Legislation for a new public media entity due by March has been reviewed and is due to be debated in Parliament soon. But pundits and opposition politicians alike are urging the government - now under new 'bread and butter' management - to pull the plug on it.
When the legislation for the new public media entity - the Aotearoa New Zealand Public Media Bill - first appeared last year, it didn’t get the reception the Broadcasting Minister wanted.
“The guarantee of editorial independence is less than watertight,” said Gavin Ellis, former editor of the New Zealand Herald.
“Too much of the bill leaves out those things that are in the ‘too-hard basket’. There is nothing about that relationship between its commercial and non-commercial operations beyond preserving what RNZ does now,” Dr Ellis - an affiliate of Koi Tū, the Center for Informed Futures at the University of Auckland - told Mediawatch at the time.
Broadcasting minister Willie Jackson insisted people would have “opportunity plus” to have a say - but there was less than a fortnight for submissions to Parliament’s Economic Development, Science and Innovation committee.
Almost 1000 people and institutions submitted in writing and in person at a series of subsequent hearings.
This week the Committee reported back. proposing ministers be prohibited from interfering in content or advertising, the gathering or presentation of news or current affairs content.
“We consider it inappropriate for a Minister to be able to add functions to a public media entity,” the EDSI committee report stated.
It said requiring ANZPM to counter what it determines to be “misinformation” might also affect its ability to provide impartial and balanced current affairs content and “erode public faith in ANZPM.”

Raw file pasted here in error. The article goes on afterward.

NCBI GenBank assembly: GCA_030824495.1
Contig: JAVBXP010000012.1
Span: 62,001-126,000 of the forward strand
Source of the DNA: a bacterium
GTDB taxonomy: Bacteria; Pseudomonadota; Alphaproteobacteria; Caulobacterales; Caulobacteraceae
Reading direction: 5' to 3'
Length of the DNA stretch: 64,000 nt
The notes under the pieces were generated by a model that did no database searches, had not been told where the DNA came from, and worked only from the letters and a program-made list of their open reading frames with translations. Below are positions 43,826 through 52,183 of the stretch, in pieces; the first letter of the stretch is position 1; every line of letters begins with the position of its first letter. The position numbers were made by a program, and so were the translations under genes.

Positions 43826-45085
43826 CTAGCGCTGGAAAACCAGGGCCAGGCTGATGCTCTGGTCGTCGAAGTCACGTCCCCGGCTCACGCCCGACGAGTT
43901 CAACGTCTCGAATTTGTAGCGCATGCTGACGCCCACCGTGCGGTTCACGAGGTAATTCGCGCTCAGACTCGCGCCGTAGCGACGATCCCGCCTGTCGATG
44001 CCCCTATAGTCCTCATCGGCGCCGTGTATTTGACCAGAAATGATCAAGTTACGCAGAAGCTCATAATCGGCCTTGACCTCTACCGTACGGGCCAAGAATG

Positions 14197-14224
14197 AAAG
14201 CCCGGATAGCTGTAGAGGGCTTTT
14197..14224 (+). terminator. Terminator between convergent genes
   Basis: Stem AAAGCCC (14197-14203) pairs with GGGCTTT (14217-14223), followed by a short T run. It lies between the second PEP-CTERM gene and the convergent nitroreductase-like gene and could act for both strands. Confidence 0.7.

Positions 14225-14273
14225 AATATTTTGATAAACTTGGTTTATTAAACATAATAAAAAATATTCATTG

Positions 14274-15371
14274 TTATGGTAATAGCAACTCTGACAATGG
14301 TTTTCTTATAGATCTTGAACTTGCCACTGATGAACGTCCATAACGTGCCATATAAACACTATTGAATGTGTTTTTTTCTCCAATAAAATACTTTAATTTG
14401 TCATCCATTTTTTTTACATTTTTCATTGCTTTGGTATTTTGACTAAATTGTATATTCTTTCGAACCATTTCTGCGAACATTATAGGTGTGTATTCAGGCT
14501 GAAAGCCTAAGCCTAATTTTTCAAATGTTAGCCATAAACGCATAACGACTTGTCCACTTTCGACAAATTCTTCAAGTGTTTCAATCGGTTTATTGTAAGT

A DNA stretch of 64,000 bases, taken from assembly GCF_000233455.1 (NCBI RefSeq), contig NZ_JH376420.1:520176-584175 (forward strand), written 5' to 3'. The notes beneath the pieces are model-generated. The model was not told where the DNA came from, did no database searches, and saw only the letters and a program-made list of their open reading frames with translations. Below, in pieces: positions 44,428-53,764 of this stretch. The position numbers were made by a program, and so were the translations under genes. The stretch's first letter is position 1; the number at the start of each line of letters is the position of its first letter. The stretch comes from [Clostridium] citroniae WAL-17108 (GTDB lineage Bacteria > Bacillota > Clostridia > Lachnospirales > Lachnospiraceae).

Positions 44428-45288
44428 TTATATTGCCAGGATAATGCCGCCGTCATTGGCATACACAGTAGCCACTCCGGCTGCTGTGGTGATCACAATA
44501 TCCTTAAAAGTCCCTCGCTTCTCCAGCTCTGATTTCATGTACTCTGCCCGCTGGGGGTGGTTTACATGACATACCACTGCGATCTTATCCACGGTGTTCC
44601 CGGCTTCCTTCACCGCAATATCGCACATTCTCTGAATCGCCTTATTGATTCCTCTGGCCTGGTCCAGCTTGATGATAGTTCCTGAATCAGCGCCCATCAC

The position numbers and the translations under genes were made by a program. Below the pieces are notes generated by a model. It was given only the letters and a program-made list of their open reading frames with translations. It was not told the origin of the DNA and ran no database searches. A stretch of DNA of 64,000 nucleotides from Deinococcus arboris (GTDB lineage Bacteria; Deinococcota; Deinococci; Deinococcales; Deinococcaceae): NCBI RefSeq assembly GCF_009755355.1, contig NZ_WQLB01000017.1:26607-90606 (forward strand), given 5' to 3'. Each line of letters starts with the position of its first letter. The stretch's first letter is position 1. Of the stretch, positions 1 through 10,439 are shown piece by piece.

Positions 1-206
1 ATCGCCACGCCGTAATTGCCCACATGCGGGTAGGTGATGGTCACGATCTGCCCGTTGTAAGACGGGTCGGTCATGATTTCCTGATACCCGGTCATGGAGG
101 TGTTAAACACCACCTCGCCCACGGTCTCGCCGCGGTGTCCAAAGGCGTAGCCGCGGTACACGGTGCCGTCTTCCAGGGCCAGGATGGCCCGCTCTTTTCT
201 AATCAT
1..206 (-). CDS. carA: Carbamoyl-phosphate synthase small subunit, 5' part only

“The whole Bill continues to be more about the merging of two existing organisations than the creation of an organisation fit for purpose in the digital age.” said Koi Tū’s director Sir Peter Gluckman.
Koi Tū’s response to the Committee report said the Bill was still “unfit for purpose” even after the proposed changes.
The Better Public Media Trust welcomed measures to reinforce political independence.
“However, it falls short of the original proposal in the business case for the new entity structure to be specifically designated as not-for-profit,” said spokesperson Dr Peter Thompson.
“This revision still doesn’t do enough to clarify the operational balance between public charter and commercial objectives. This is especially important in regard to news and current affairs if the TVNZ and RNZ newsrooms are integrated,” he said.
Veteran political journalist Richard Harman - a former political editor at TVNZ - called the report “a comprehensive demolition” of the Bill.
“The changes beg the question as to the quality of the consultation process and advisory committee work that led to the original draft, which was prepared by the Ministry for Culture and Heritage,” he wrote on his news website Politik.